API amends for Facebook & Instagram amid data scandal

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One of the major news stories of 2018 so far centres on social media giant Facebook and data analytics company Cambridge Analytica. In one of the biggest data scandals seen in recent years, the dispute is around the harvesting and use of personal data to influence major political events, such as Brexit and the US presidential election.

It all goes back to a 2014 quiz which encouraged users to find their personality type. While this may seem inconspicuous and common of the type of content that is regularly shared on the platform, the quiz harvested the data not just of the user but also their friends. While 270,000 people took the quiz, it’s estimated that it involved the data of some 87 million users — and it’s claimed that this data was then sold to Cambridge Analytica, where it was used to influence political campaign exposure.

While Facebook has already limited the amount of data developers can scrape through apps, additional plans have been unveiled for Facebook and Instagram to prevent a similar situation from occurring in the future.

Now, Facebook apps that use the Pages, Events and Groups APIs must go through an app review process, while the available information has also been limited to better safeguard user data. It has also been announced that the old Instagram API platform will be made unavailable sooner than first estimated.

And it’s not just APIs that are under scrutiny, Facebook Login is also being restricted following the discovery of hidden data trackers that were collecting user data shared through the feature.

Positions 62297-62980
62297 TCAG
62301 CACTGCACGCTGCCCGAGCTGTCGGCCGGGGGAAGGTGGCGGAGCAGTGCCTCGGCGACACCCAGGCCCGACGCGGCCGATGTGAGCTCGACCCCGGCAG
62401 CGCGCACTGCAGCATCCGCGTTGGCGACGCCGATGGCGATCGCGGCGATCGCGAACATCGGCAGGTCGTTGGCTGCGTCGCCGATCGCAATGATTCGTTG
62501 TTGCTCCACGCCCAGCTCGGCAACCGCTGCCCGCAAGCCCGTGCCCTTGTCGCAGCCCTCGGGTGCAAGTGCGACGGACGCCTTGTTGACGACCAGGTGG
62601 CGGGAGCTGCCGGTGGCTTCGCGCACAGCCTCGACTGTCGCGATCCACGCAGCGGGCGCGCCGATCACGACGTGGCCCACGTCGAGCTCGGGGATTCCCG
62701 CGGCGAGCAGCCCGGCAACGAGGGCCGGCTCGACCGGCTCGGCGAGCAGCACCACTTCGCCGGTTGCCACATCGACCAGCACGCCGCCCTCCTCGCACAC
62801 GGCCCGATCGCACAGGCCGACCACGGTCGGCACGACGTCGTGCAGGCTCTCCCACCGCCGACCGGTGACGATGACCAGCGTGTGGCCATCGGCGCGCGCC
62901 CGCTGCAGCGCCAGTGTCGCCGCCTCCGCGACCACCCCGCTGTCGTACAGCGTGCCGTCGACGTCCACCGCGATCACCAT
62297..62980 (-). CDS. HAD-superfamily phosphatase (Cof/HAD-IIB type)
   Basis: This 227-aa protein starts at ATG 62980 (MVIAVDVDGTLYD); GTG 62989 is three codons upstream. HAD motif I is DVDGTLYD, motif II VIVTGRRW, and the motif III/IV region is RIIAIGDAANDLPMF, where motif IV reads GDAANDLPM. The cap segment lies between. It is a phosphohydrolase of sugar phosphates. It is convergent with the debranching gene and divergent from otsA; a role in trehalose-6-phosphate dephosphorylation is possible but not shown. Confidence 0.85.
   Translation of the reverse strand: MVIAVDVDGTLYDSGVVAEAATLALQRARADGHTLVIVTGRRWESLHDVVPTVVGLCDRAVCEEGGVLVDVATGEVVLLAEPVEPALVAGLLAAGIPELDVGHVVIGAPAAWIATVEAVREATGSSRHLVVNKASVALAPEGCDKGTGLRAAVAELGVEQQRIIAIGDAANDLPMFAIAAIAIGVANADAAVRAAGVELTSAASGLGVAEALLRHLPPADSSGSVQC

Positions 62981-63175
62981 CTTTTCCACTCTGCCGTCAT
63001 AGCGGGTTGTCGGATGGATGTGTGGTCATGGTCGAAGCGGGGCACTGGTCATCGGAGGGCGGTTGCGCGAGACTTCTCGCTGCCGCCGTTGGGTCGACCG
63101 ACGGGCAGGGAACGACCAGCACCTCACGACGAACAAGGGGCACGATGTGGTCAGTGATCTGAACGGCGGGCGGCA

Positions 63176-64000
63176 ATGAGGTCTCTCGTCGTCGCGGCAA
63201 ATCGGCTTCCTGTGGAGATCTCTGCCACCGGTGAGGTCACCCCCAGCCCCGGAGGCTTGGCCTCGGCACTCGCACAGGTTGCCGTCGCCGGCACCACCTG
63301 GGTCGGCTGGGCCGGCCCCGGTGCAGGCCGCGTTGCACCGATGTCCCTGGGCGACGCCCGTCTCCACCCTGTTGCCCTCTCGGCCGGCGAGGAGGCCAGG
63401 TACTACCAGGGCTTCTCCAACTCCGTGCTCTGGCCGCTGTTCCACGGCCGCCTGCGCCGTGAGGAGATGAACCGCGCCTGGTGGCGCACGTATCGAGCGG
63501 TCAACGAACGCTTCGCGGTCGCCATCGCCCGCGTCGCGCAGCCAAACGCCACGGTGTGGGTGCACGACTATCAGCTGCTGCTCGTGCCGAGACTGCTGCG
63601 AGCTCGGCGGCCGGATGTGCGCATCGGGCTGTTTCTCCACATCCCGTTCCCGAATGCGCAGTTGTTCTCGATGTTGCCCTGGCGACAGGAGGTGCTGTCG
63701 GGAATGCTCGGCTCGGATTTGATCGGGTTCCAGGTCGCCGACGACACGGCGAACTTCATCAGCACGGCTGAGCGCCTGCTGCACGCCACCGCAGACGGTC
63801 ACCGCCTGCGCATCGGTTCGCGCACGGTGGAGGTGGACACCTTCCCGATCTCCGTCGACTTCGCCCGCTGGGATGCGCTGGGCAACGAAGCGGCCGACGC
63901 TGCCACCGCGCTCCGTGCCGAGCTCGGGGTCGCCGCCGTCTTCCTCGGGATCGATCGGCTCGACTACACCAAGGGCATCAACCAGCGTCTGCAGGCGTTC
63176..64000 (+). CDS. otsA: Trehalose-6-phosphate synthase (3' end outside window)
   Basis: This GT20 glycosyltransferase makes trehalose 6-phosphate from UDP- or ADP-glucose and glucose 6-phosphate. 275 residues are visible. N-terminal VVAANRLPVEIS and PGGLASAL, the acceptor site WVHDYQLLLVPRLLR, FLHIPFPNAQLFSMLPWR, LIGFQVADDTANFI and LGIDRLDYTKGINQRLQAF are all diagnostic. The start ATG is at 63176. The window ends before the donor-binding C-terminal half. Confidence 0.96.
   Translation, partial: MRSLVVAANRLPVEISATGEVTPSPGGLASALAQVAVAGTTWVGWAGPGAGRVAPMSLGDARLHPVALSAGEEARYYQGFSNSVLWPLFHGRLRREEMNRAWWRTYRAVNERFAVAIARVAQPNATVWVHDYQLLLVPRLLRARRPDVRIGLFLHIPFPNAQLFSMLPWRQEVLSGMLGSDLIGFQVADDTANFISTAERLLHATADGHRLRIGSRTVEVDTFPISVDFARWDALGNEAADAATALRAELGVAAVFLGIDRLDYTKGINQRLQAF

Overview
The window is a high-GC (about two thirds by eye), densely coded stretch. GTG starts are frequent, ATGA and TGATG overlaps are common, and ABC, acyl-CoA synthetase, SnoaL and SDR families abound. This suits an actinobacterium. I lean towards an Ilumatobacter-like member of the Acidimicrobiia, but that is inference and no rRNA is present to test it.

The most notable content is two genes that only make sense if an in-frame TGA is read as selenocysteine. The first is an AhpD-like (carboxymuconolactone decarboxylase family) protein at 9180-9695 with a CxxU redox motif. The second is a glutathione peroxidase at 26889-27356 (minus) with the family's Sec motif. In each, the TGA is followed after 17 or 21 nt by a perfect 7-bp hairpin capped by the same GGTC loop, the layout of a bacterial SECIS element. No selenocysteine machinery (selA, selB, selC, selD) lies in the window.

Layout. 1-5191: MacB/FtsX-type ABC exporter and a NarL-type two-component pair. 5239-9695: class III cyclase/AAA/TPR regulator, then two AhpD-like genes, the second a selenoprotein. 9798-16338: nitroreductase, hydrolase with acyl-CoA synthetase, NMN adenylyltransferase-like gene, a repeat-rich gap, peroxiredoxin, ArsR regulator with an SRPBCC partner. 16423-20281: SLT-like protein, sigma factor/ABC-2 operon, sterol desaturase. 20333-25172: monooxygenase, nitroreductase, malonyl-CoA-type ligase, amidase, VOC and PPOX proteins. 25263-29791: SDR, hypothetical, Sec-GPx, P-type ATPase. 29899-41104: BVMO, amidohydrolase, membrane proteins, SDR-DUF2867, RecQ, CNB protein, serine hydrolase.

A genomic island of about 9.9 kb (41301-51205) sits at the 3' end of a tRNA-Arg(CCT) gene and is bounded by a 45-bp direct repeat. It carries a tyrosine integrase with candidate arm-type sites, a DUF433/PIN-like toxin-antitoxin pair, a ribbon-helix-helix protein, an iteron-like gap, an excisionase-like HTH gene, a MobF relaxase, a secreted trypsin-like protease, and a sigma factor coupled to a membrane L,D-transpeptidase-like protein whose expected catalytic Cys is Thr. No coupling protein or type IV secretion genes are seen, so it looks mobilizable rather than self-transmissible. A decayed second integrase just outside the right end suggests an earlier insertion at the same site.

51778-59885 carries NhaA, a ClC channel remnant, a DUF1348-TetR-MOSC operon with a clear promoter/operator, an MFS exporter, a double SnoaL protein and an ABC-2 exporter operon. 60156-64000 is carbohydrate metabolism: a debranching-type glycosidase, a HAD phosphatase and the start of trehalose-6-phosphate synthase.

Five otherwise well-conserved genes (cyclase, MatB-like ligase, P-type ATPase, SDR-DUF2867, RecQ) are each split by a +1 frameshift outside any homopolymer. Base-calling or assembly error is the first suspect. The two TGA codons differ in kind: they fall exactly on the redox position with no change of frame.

While these changes have undoubtedly been made to ensure the safety of user data and show that Facebook is actively searching for a solution to the problem, what impact will the new restrictions have on brands?

The changes to Facebook APIs could break key functionality within Facebook apps that brands have built themselves. What’s more, third-party tools that rely on Facebook’s APIs to allow brands to better manage their social accounts could also be affected.

And, of course, these initial changes are likely to be the first of many more to come, as the general public becomes more aware of sharing their personal data as GDPR’s rollout edges ever-nearer. Perhaps then the scale of these continued API changes will grow in the months to follow.

While Facebook has been in the firing line of late, other platforms are also altering their APIs as a preventative measure. For example, Twitter earlier announced changes to its API platform that will have a knock-on effect on third-parties who help brands manage multiple accounts and automate activities. As such, some of the changes have been delayed to give these third-parties the opportunity to adjust to the new API platform.

This grace period is being welcomed by these third-parties, as they strive to adapt to new ways of working without compromising on the service offered to their users.

While no one can be certain what the changes ahead will include, it’s clear that social media and sharing data is changing for the better — and for a brand to survive, it must adapt to the changes sooner rather than later.

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